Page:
21. Those games re: brainwaves in ADD kids? I've played them, except to help fatigue n stuff, they use them in Australia to help people deal with chronic pain because pain has its own brain waves. It really works so I wonder why she's talking about this technology as if it's brand new? I did it 6 or 7 years ago and I think it was called something different. Biofeedback, I think

  22. The way it's set up is that equipment will only read certain electrical impulses (brainwaves). So eg: they will set up the light dimmers (equipment) to only work for the brainwave related to relaxation. No wonder you can "control" it with your thoughts. It just reads electrical impulses.

    Nothing can read your mind. Stupid

  23. from a scientific perspective, the collection of neural activities in your brain is what determines your thoughts, vocabulary, actions, morals, beliefs, etc. Different interactions between different neuron chains = different set of thoughts, vocab, etc… your brain activities can be completely different in two different moments in time, that, scientifically speaking, you can't even say you were the same person in both instances.. point is, there's no way to read one's mind like she claims!

  24. She's a really good speaker (I bet Toastmasters will weep), she even used the golden circle of why-how-what (as described in the TEDtalk How Great Leaders Inspire Action by Simon Sinek).

    Perhaps the commenters are being too harsh on the possibilities of how this tech will be used. Granted, it can be abused, but it can be used for good too. Would you rather live in a world w/o Internet or TV? Where information or communication was via snail mail, not a chat away?

  25. The information liberation of our age has sped up innovation. There are those scammers who misuse, but there are those who work for the good, think of the social workers, foundations, or Googles and Apples of the world we so admire. Everything has advantages and disadvantages, we'll just have to find ways to swing it to the better.

  26. @yousuckvlog She still talks to much though ;P… But seriously though, I think the introduction takes way too long and too abstract.

  27. @thinkingrequired Like the line in The Social Network, "private behavior is a relic of a time gone by." It's already true.

  28. This is like nuclear power… Powerful and could be used for great good or great evil. Impressive work…. Not comfy with the concept tho.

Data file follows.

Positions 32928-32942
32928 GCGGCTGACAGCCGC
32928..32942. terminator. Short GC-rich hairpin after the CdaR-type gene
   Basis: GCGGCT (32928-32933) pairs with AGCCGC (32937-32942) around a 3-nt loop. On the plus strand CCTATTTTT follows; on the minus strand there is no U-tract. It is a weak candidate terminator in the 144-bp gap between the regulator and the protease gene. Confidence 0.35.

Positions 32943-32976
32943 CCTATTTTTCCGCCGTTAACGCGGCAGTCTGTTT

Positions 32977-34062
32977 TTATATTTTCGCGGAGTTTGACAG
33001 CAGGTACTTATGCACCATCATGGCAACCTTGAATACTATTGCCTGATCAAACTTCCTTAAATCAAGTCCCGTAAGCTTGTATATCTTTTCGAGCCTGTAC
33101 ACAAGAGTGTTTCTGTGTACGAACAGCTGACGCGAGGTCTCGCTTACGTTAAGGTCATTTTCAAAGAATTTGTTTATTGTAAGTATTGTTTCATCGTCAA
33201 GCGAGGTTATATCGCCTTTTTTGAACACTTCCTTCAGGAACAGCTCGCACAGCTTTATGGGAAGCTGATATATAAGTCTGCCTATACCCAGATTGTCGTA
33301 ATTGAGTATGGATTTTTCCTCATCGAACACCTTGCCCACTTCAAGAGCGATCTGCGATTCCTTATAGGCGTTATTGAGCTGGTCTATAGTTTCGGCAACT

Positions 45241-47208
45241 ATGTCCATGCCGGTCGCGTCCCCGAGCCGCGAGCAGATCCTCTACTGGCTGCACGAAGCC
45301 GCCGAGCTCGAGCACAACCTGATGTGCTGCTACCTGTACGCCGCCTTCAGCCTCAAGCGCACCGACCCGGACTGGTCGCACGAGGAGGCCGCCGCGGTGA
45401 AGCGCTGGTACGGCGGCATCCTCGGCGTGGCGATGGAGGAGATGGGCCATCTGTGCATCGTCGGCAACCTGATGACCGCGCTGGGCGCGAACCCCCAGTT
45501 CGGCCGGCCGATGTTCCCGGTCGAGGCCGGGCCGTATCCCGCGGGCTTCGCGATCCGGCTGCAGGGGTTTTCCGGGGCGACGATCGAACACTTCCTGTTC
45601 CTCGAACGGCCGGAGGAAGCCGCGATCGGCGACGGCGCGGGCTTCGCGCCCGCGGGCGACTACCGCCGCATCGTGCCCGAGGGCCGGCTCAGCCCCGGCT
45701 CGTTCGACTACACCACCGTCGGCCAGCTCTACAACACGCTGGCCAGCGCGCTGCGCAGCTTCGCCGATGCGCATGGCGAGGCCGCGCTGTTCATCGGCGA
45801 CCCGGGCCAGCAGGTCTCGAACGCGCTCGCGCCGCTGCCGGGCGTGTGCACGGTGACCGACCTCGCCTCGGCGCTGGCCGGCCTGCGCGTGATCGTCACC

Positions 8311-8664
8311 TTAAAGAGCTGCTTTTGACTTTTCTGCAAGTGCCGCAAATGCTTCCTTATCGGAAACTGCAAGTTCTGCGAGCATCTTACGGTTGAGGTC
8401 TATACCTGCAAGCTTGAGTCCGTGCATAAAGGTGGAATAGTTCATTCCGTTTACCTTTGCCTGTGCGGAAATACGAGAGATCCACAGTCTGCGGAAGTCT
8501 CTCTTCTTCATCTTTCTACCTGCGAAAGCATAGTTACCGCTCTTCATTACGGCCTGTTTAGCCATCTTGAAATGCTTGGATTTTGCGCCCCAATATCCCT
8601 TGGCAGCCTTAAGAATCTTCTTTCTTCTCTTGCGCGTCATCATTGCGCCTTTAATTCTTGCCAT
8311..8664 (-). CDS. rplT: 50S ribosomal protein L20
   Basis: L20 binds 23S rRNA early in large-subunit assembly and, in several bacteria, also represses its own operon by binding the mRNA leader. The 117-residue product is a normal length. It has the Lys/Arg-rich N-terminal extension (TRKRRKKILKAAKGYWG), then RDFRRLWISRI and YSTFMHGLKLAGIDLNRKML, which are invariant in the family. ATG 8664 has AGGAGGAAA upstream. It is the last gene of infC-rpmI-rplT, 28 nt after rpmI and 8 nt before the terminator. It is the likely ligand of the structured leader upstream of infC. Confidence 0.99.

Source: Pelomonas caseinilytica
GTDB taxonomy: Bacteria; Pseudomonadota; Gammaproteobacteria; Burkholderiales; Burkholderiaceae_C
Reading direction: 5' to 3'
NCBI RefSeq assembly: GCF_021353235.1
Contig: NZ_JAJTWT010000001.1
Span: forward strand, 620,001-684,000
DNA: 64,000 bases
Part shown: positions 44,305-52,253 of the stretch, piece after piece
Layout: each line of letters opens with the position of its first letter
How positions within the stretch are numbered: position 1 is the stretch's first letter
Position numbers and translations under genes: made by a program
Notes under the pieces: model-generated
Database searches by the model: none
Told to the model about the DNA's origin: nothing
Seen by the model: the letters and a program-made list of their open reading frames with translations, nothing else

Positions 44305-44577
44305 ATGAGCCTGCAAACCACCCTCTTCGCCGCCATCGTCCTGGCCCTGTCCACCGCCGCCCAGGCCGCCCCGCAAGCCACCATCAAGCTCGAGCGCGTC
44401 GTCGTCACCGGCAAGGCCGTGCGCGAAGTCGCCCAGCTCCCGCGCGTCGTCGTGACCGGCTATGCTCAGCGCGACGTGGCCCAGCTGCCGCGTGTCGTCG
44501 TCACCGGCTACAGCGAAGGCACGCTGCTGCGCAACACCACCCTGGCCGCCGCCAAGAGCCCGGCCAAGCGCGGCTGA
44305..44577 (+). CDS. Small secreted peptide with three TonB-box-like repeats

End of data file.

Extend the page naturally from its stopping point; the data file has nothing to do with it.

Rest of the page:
29. be careful what you ask for .. they will use this to control and enforce on people ..
    theses are enemies of the human race …

  30. "normally I would have no way of knowing how relaxed or focused I am in any tangible way"

    So how do we know what focus or relaxation is?

    To focus on brain activity removes the importance of every time one has relaxed, and been focused, and known what that meant.

    We had to do activities which required focus, or were relaxing and TALK to eachother about them to learn what focus and relaxation were. Any scanning of the brain can only come AFTER WE ALREADY KNOW WHAT FOCUS AND RELAXATION ARE

  31. Interesting talk, though a sales pitch of course and not seemingly very genuine meaningful. The very idea that one could truly understand oneself with a gadget smacks of Scientology and lacks substance. Quite a leap. It also appears be an ego stroke and cry for attention. Being sincere and understanding one’s own motivations is very difficult & not many can operate like that & that's OK.. just ironic coming from someone lecturing on self-knowledge. Ms. Garten would make a fine actress.

  32. When there is no much to say how to hold attention? Just flicker your hands.
    "Manipulate" is from Latin "manus" – hand.
    15 min!! what a waste

  33. Anyone else think this technology could be used for the same purposes in Minority Report? That is, reading criminals minds and convicting them before they even commit the crime.

  34. many are not focused not by the content of her talk but by her appearance. she is a ceo with great ideas sharing her knowledge and visions, thats amazing